road to the [British] camp two miles off".
III. Sir Richard Holmes
One of those present at this act of plunder
was Richard, later Sir Richard Holmes, Assistant in the British
Museum's Department of Manuscripts, who had been appointed the
Expedition's "archaeologist". He claimed in an official
British Museum report that the British flag had "not been
waved . . . much more than 10 minutes" before he himself
had entered the fort. Shortly afterwards, at dusk, he met a British
soldier, who was carrying the crown of the Abun, ie the Head of
the Ethiopian Church, and a "solid gold chalice weighing
at least 6lbs". Holmes succeeded in purchasing both for £4
sterling. He was, on the same occasion, also offered several large
manuscripts, but declined them because they were, he says, too
heavy to carry!
The British military authorities, which, in
accordance with the custom of the day, saw no objection to the
principle of plunder, sought, however, to regularise it: to render
the distribution of booty "fairer", and in effect to
ensure that officers, and others with ample funds, could acquire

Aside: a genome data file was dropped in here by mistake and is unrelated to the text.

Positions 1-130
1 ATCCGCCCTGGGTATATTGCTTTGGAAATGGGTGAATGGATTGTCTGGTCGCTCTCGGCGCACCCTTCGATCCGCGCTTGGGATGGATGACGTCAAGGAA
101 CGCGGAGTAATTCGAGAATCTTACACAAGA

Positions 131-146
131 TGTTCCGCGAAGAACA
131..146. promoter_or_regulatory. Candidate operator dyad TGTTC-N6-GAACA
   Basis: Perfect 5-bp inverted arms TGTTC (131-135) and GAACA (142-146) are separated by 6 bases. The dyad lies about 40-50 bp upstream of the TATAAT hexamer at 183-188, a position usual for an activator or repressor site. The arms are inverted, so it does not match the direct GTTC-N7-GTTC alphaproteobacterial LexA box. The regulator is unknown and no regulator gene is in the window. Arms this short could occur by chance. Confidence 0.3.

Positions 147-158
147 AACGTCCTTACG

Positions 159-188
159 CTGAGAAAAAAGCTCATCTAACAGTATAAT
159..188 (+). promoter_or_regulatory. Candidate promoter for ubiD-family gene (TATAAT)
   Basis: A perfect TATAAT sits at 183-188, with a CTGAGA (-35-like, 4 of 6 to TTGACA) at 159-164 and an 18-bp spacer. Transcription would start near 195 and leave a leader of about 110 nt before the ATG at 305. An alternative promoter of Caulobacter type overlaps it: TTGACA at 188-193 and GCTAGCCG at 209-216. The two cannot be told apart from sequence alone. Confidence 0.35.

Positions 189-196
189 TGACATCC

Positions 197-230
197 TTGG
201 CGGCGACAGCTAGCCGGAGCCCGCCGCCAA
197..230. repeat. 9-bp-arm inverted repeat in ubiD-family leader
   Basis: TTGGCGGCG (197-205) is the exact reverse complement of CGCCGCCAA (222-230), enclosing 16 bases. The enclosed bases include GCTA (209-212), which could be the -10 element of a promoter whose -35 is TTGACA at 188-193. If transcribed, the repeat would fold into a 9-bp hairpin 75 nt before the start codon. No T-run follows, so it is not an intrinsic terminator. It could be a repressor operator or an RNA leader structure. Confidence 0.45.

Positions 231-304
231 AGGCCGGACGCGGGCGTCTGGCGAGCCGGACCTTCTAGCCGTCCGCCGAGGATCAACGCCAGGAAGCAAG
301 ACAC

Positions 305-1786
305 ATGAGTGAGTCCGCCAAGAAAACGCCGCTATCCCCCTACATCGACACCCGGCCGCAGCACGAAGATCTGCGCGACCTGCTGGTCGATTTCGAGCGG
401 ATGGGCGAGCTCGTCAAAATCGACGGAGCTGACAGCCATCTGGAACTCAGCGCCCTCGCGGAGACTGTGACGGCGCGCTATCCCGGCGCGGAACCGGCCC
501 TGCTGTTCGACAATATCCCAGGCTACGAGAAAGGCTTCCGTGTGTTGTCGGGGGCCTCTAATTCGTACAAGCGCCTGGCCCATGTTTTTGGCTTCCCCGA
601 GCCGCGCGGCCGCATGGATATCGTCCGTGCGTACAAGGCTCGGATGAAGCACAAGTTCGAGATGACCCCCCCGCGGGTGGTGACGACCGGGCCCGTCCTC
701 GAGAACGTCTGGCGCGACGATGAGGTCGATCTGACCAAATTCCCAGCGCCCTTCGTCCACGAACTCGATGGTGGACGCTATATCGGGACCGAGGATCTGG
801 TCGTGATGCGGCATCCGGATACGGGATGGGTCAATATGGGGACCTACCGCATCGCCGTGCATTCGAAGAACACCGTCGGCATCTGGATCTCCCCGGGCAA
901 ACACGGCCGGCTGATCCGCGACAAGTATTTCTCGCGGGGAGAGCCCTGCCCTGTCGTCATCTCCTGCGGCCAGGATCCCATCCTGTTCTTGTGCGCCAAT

the lion's shareat the expense of the ordinary soldiers.
The loot from Maqdala was accordingly collected,
on Napier's orders, for subsequent auction.
IV. The burning of Maqdala
Steps were meanwhile taken by the British military
authorities, on the afternoon 17 April, entirely to destroy the
city. Working-parties, according to a British officer, Captain
Hozier, laid mines under the gate and other defences, as well
as Tewodros's artillery which had been cast with great difficulty
by the Emperor's European artisans. The fort was then blown up,
together, Markham notes, with "an ill-fated cow", who,
unfortunately for her, happened to be present at that moment.
The Emperor's palace and all other buildings, including the church
of Madhane Alam, were next set on fire. The conflagration, Hozier
reports, "spread quickly from habitation to habitation and